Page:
Home Contact Us  
   

Peace Audit and Ceasefire Monitor - Articles

Print Bookmark Email Facebook Subscribe
#5121, 9 September 2016
 

Fragile States Index 2016

Fragility in Pakistan
Rana Banerji
Member, Governing Council, IPCS, & former Special Secretary, Cabinet Secretariat, Government of India
 

The US based non-profit organisation, Fund for Peace (FFP), which works to prevent conflict and to promote sustainable security by building relationships and trust across diverse sectors, annually prepares a Fragile States Index (FSI). It has listed Pakistan in the `High Alert’ category, evaluating key aspects of the social, economic, and political environment there over time. 

The FFP examines circumstances behind the conflict landscape worldwide. This includes a detailed study of social indicators, demographic pressures, condition of refugees and internally displaced persons (IDPs), factors behind uneven economic development, political and military conditions, and the impact of external intervention factors, including foreign aid.

Political & Military indicators
The recent (08 August 2016) terror attack in Quetta, Balochistan, Pakistan, provides the best illustration of how the Pakistani military elite continue to remain in denial. They described it as a conspiracy for subverting the China Pakistan Economic Corridor (CPEC). Such obfuscation not only trivialises the death of so many and loss of the cream of Baloch intelligentsia and its legal fraternity, which has been very vocal and active in raising issues like enforced disappearances, it also reflects a muddled approach towards meeting the challenge of terrorism.

The functioning of the parliament in Pakistan continues to remain superfluous or irrelevant, at best of times a rubber stamp. In the aftermath of Quetta, when some important parliamentarians and political leaders from Balochistan questioned a possible security lapse and demanded that Pakistan's Prime Minister Nawaz Sharif make the heads of the security institutions accountable, they were viciously attacked from many sides, including by important members of cabinet.
 
Parliamentarians, particularly of non-Punjabi origin, feel they have no right to criticise the security agencies of the country on the floor of the house.As if that was not enough, high level meetings after the Quetta tragedy decided to appoint monitoring committees to oversee implementation of the National Action Plan (NAP).

These committees will be constituted from different government departments and agencies, without even any pretence of parliamentary oversight. The parliament is handy as a factory for producing draconian laws (law for controlling cyber-crime is the latest example) but it has been unable to evolve into a forum for formulating policies or overseeing their implementation.
 
The security apparatus should have a monopoly on use of legitimate force. The social contract is weakened where affected by competing groups. Extremist ideologies such as Salafism and Takfirism that inspire religious extremism and terrorism were mainstreamed during the Zia martial law years (1977-1988). These have yet to be fully and honestly confronted. So far, nothing seems to have changed in terms of policy of selecting between`good’ and `bad’ Taliban. The civilian facade of the security state is too weak to assert itself.While carrying this baggage, how can the state implement any consistent anti-terrorist policy?
 
Corruption in government has persisted, both in its civilian and military complements. The initial furore over the Panama Papers leaks’ enquiry seems to have petered into a stalemate.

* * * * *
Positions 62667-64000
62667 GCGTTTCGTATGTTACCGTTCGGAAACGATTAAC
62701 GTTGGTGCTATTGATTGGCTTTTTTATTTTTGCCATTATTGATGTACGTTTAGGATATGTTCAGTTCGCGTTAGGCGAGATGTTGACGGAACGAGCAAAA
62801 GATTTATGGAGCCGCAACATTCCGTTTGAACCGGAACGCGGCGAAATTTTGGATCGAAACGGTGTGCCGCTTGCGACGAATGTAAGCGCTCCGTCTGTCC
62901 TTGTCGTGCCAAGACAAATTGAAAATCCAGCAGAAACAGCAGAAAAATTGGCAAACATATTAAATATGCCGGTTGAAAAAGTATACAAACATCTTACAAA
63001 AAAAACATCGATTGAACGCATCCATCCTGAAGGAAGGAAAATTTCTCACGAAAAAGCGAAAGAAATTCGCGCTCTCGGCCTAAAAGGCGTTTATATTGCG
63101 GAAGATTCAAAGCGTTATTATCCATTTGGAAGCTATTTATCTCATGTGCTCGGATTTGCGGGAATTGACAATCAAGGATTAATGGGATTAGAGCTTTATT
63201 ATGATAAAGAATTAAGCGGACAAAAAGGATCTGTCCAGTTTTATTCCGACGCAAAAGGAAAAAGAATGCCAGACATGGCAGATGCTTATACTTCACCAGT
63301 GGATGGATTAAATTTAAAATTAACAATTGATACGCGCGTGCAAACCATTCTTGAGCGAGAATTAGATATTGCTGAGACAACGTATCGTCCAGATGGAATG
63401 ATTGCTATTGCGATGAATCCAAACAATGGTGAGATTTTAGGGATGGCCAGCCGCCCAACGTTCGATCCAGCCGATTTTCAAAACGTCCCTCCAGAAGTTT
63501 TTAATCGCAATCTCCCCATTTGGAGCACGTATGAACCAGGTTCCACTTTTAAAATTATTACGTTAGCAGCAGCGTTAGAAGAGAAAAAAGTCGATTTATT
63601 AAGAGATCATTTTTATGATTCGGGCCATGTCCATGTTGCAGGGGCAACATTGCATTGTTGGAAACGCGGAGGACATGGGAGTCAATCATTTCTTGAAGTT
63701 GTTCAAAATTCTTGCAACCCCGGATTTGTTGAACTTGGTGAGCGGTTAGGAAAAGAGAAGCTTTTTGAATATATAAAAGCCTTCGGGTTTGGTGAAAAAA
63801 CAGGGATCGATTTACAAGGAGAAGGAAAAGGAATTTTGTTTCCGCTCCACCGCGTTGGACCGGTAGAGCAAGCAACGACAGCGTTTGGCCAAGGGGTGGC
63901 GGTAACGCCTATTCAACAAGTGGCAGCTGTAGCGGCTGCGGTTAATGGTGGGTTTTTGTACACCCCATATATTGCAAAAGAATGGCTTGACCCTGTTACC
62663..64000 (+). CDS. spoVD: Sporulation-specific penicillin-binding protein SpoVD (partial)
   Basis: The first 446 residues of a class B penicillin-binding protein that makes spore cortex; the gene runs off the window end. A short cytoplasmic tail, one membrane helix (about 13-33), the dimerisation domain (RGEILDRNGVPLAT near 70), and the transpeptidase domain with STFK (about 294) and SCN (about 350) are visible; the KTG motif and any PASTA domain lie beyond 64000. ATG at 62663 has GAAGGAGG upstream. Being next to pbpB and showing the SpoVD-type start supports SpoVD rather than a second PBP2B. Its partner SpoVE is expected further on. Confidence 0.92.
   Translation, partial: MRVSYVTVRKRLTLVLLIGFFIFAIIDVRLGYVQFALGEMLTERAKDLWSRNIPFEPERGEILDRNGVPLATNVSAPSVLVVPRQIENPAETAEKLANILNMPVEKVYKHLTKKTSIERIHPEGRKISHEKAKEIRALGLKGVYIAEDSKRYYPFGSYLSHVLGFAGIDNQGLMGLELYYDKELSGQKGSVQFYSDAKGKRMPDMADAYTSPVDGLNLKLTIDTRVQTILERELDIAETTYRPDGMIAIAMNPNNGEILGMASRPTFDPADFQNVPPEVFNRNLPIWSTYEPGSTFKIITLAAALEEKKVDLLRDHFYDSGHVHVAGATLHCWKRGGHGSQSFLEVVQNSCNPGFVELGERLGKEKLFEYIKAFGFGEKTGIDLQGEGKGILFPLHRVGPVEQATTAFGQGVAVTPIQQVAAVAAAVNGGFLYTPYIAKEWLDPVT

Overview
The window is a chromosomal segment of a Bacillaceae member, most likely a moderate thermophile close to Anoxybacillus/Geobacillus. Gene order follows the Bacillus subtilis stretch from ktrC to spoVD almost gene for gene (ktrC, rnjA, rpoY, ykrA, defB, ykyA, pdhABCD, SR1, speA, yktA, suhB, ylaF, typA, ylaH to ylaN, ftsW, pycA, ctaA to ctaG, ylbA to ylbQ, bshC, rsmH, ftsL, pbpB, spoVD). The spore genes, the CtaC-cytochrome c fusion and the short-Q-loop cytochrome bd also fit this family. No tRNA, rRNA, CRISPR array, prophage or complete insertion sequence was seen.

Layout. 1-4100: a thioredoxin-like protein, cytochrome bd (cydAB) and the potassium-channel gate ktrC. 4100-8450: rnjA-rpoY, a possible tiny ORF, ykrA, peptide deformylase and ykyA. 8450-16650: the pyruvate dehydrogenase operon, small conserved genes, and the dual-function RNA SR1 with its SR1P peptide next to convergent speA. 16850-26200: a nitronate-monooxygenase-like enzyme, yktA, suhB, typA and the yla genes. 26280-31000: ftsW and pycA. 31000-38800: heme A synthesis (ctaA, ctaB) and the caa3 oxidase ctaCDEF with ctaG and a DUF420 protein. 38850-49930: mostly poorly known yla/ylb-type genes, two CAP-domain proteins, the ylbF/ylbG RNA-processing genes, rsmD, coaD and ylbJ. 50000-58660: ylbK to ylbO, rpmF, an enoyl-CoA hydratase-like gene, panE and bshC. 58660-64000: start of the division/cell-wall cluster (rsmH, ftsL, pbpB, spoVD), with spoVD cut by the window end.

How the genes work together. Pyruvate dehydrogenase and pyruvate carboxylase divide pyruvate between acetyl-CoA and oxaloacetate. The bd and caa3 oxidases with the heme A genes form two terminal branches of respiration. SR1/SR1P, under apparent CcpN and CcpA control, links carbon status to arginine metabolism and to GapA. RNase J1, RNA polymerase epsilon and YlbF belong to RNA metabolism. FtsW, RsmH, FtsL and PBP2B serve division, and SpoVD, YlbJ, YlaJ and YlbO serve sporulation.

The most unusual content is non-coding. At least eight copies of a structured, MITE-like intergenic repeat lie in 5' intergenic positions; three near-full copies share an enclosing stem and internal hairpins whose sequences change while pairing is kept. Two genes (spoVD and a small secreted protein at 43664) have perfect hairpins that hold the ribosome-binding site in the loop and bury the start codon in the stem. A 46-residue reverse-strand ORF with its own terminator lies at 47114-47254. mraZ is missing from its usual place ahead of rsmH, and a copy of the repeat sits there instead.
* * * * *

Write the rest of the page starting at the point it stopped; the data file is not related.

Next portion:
When human rights are violated or unevenly protected, the state is failing in its ultimate responsibility. In the context of the refugees’ movement to Europe, Pakistan is listed at the high end with a rating of almost 9, with only Afghanistan among regional countries figuring at a higher score.

Economy
The government’s economic policy remains largely debt-driven, with debt servicing and repayment taking increasing shares of the federal budget each year. Total public debt continues to be well above 60 per cent. Though Finance Minister Ishaq Dar announced Pakistan’s intention to bid goodbye to International Monetary Fund (IMF) assistance very soon, with the IMF programme drawing to a close and earlier debts maturing, debts from the IMF increased by 54.5 per cent.
   
Budgetary allocations for debt servicing and repayment have seen a steady rise over the last few years. The provision of adequate budgetary allocations for health, education, and sanitation services - key roles of the state - remain stymied due to over-emphasis on defence and debt servicing. For the fiscal year 2016-17, total debt and liabilities have increased by 12.7 per cent, now making up 73 per cent of the GDP. Compared to the previous year, there has been a 12.4 per cent increase in the total debt stock during July-March (FY16). Debt accumulation has an inflationary impact, which is adverse for short-term financial stability.

On the revenue front, while both tax and non-tax revenue targets have been reportedly achieved during the outgoing year, there has been no significant shift in direct and indirect tax shares. Instead, there has been hefty rise in the use of withholding taxes (WHT) to meet revenue needs. Little attention has been paid to expanding the tax base and alleviating poverty through a systemic shift to progressive taxation of rural and urban elites.

Though these parameters seem to justify the FFP’s evaluation, we in India, can hardly take any solace from the findings. India is listed at `Elevated Warning’ stage with a score of 79.6 compared to Pakistan’s 101.7. Sri Lanka is shown as the most improved state in 2016 under the FFP’s Conflict Assessment System Tool (CAST) rating. India is behind Bangladesh and Bhutan as well. A sobering thought!

Print Bookmark Email Facebook Subscribe
IPCS Columnists
Af-Pak Diary
D Suba Chandran
Resetting Kabul-Islamabad Relations: Three Key Issues
Can Pakistan Reset its Relations with Afghanistan?
The New Afghanistan: Four Major Challenges for President Ghani
Big Picture
Prof Varun Sahni
Understanding Democracy and Diversity in J&K
When Xi Met Modi: Juxtaposing China and India
Pakistan?s Tactical Nuclear Weapons: The Inevitability of Instability

Dateline Colombo

Asanga Abeyagoonasekera.
Sri Lanka: Moving Towards a Higher Collective Outcome
The Importance of Electing the Best to our Nation's Parliament
Sri Lanka: Toward a Diaspora Re-Engagement Plan
Dateline Islamabad